Rugby League

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NRL to reap $1.2b from TV rights deal

RUGBY LEAGUE is guaranteed a $1.2 billion broadcasting deal, with monopoly pay-TV network Fox Sports declaring it won't be beaten for the five-year rights.

Fox Sports' new boss, Patrick Delany, has allayed fears of NRL club bosses his sports production company is complacent about the rights, saying for the first time the company will pay a just, competitive price to televise the code.

''We are motivated to bid strongly,'' Delany said, anticipating strong opposition from channels Seven and Ten.

Fox Sports has combined with Channel Nine to retain the rights they have held since the formation of the NRL at the end of the Super League war.

Nine has a first and last hold on free-to-air TV rights while Fox Sports has the same control over the pay-TV rights.

Both broadcasters will retain their opportunity to make a final, rights-clinching bid if their initial offer is not bettered by 20 per cent from a rival.


Because it's anticipated Seven and Ten will require a pay-TV partner to program all eight games a week, club bosses feared the combined Nine-Fox Sports bid would blow any rival out of the water.

Seven televises four AFL games a week, meaning it has limited programming space for rugby league, while Ten is cash poor. However, Nine and Fox Sports are aware cash-rich Seven could make what is called a ''swamper'' offer for all games, knowing it can onsell some to Fox Sports, which needs rugby league to retain subscribers in NSW and Queensland.

Alternatively, Seven and Ten could combine, as they have for AFL rights in the past.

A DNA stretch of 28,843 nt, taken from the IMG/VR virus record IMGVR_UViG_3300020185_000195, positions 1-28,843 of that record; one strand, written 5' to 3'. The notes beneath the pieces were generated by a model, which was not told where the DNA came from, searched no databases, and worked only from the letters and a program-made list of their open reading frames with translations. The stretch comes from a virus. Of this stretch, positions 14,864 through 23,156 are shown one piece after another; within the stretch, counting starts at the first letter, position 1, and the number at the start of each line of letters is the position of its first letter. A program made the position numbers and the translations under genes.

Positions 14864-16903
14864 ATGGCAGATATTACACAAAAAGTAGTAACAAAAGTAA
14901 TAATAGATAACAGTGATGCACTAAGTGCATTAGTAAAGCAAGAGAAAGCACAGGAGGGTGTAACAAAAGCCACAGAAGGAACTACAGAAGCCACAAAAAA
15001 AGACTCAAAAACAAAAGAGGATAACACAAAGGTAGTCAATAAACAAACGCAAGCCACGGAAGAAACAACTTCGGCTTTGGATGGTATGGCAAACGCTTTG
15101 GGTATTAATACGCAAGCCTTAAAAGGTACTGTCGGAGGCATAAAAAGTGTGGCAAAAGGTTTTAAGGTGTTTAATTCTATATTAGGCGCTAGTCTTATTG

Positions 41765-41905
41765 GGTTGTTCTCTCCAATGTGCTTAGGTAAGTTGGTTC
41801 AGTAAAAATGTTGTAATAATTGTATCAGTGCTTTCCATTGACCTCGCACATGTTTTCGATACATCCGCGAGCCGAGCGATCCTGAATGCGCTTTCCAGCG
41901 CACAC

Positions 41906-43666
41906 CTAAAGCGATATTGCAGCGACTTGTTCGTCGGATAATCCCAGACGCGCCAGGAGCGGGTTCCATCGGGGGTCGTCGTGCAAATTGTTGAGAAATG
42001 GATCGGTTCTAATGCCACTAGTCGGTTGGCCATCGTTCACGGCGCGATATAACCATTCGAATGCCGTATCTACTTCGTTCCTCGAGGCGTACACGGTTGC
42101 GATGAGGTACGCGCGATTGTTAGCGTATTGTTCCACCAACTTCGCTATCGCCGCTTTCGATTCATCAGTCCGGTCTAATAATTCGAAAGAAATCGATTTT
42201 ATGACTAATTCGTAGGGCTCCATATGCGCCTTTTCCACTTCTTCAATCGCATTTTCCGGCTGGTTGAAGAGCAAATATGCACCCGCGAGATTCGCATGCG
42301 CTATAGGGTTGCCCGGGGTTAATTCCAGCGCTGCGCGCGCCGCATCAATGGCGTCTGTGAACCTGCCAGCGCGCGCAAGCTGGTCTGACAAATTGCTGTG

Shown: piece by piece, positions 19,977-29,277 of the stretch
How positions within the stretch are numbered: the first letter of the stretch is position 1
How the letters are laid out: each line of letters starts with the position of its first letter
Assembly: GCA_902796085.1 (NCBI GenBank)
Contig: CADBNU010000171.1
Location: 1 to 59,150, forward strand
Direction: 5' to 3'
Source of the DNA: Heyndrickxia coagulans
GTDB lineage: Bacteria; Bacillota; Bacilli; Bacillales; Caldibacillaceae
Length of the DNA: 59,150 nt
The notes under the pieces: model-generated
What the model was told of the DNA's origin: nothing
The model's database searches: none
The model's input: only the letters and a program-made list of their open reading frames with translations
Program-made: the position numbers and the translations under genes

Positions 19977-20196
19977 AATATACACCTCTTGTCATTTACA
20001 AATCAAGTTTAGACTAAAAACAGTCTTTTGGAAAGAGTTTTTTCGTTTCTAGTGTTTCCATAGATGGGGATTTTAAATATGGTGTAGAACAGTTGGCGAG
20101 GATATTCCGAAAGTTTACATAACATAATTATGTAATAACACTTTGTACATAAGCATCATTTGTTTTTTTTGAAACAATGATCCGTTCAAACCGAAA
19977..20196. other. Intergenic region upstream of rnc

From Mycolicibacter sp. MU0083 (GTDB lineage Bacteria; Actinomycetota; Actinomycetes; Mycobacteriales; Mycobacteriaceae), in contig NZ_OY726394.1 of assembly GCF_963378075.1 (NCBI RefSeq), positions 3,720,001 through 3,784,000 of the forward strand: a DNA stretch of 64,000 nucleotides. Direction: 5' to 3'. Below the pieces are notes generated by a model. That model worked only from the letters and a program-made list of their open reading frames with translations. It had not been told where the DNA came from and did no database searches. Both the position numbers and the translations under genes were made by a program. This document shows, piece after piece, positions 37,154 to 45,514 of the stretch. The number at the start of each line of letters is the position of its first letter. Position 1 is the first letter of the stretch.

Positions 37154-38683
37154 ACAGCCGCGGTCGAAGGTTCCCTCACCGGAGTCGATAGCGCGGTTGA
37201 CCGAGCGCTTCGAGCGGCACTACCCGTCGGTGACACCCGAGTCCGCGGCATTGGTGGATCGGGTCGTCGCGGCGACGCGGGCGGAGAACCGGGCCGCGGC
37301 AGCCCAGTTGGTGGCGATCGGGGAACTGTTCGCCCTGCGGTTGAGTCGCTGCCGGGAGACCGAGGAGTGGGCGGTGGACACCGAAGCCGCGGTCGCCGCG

Delany rejected fears the Nine-Fox Sports pact was designed to scare off rivals, pointing out a joint venture bid was outside those rights.

''The 'first' and 'last' are contained in the individual arrangements between broadcasters and the NRL,'' he said. ''Combining with Nine does not enhance or detract from existing rights. The driver reason for working with Nine is all positive - it goes to expanding rights contained in the current deals in order for Fox Sports to give life to new opportunities such as 'all games live' on Fox Sports. It also goes to joint production of games, which may reduce costs.''

Fox Sports, which shows five NRL games a week live, clearly wants to broadcast a further three games concurrently with Nine.

A similar relationship between Foxtel and Seven - achieved with their $1.25 billion AFL deal - has all nine AFL games shown live on pay TV.

It is working well, with Easter Monday's Hawthorn-Geelong game shown on both Seven and pay TV, with 334,400 fans preferring to watch the game on Fox Sports rather than free-to-air TV.

Delany allayed another fear that Fox Sports, having reached near saturation subscription levels in the rugby league states, would not be motivated to pay the same as Foxtel has outlaid for AFL where subscriptions in Victoria, South Australia and Western Australia are significantly lower.